Building a Squib Kit
Having owned 636 Squiffy since 1995 I had been contemplating upgrading for some time, the big question was, do I search out an old pre 150 hull and do it up, find a second hand Parker, or go for broke and buy a brand new boat.
Throughout the winter of 2007 I was scanning the for sale adds. I looked at a couple of old boats, but they needed a lot of work to bring them up to “as new" specification. Towards the end the summer of 2007 things were coming to a head. Something had to be done. By this time I had concluded that second hand Parkers were just not coming to the market, and that the total cost of buying and renovating an old boat was more than the cost of a new one. I spoke to Tony Saltonstall, who confirmed my findings.
During September 2007 the Southern Area Championships were held in Plymouth and I took this opportunity to talk through the options with Tony. I had seen examples of the standard boat he supplied but I wanted a fit out similar to my old boat. I also wanted to minimise cost by doing some of the work myself, to use the Milanes rudder from the old boat and to source my own timber for the seats. I would need a fully rigged mast and boom, new sails and a big box of bits to complete the fit out. “No problem I’ll get you what ever you want and at a good price”, said Tony. He was about to take delivery of hull no.853 from Parkers, and it was mine for the asking. Without hesitation I heard myself saying OK I’ll have it. The deal was done!
I was going to keep my old low slung trailer because it allowed the boat to go into my garage over the winter. After a couple of weeks of dithering and failing to come to terms with the logistics of such an arrangement selling old boat/ collecting new) I decided a new trailer was the way forward. A telephone call to Tony resulted in a conversation with Derrick Higgins and subsequent exchanges of e-mailed sketches with Sean Clarkson resulted in the development of a super cranked axle low ride trailer.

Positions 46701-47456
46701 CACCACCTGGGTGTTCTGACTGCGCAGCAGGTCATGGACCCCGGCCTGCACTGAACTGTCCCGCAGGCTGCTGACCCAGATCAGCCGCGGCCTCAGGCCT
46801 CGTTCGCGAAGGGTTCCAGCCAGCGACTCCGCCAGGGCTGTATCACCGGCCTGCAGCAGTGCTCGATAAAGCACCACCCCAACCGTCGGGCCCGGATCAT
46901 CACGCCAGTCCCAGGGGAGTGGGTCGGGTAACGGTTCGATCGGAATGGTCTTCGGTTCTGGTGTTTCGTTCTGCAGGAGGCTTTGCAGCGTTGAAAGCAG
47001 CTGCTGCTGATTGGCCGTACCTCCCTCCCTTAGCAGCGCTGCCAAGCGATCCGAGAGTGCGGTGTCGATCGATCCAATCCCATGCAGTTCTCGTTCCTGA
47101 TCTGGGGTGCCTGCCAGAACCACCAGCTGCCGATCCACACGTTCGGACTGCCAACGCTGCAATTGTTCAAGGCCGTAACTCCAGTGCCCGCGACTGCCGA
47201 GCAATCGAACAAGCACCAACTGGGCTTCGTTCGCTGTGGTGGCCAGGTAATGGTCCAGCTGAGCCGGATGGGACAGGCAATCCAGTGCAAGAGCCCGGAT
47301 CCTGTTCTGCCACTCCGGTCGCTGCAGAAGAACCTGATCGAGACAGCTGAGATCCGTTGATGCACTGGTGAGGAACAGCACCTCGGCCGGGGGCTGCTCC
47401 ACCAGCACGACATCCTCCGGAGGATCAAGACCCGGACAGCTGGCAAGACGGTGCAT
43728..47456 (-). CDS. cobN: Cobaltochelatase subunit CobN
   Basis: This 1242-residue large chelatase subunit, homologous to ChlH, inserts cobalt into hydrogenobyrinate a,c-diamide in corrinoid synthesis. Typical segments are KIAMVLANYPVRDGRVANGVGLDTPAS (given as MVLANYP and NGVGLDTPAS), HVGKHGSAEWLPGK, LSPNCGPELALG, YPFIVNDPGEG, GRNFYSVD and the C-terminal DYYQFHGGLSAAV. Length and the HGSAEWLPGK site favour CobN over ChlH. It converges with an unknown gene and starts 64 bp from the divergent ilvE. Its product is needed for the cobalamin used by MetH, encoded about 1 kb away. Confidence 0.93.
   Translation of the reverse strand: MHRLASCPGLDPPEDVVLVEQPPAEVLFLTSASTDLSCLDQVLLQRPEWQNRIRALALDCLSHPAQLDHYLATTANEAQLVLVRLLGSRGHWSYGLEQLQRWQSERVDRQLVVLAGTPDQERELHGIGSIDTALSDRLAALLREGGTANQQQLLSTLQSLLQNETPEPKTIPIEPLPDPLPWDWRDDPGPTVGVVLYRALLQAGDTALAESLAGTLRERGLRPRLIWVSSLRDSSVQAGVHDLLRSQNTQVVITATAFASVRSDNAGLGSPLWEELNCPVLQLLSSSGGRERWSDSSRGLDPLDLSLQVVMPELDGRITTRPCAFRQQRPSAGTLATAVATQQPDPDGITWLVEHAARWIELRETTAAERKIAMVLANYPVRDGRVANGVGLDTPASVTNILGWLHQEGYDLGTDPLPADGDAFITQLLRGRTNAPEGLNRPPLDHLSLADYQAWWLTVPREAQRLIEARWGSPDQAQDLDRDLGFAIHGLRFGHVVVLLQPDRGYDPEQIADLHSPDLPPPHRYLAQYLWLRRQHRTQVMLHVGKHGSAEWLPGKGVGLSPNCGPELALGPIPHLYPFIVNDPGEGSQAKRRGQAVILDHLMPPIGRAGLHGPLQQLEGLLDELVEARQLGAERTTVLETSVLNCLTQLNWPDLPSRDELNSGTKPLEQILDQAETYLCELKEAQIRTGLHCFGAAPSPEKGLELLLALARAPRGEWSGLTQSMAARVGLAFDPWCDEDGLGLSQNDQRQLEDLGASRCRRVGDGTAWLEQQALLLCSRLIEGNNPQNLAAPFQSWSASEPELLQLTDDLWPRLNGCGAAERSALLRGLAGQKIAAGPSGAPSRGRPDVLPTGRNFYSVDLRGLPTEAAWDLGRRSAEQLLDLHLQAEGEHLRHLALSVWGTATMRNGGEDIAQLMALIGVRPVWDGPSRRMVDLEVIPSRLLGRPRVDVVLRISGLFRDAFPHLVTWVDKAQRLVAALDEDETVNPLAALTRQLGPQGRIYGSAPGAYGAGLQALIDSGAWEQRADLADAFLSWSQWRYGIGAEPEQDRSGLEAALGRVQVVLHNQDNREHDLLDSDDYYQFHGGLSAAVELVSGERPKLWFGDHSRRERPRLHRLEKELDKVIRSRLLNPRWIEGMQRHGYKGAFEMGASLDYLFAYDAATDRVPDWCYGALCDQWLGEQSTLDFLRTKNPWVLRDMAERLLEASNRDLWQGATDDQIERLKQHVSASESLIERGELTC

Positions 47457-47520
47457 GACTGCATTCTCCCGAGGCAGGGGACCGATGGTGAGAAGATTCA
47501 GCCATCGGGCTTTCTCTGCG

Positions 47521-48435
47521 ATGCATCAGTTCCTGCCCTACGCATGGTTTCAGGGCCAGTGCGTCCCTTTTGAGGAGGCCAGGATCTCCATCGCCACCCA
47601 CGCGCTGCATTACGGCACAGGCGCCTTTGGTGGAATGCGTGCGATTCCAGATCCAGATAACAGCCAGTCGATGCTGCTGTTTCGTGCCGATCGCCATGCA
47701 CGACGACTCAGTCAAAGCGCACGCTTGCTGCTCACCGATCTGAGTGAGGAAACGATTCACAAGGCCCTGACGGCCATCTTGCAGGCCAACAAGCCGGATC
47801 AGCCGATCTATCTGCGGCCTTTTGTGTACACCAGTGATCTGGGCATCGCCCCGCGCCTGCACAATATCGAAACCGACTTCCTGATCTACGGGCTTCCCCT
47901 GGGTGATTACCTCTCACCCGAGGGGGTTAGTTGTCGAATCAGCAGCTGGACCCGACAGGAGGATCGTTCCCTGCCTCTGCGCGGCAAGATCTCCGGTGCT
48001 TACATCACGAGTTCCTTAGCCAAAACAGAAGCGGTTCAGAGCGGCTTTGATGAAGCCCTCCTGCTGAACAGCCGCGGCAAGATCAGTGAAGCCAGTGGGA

Less than a month passed from finalising orders to the boat and trailer being ready for collection. A rendezvous was arranged at Tolworth services at junction10 on the M42, this being approximately equidistant between Plymouth and “up north”. Jenny and I arrived at 11.0am and parked beside a gleaming white squib sitting low on the Higgins special behind Tony’s car. There was time for a cup of coffee and a bit of yarn with Tony, Derrick and Sean before commencing the long haul back down the motorway.
As soon as we were home I had a look at what was I had bought! The bare white hull contained a box of sails, the boom and a long length of flexible white plastic pipe. The mast was securely strapped on top, fully rigged and protected in bubble wrap. The boat went straight into the garage on its trailer. In the back of my car was a large box of bits the contents of which were soon spread across the living room floor.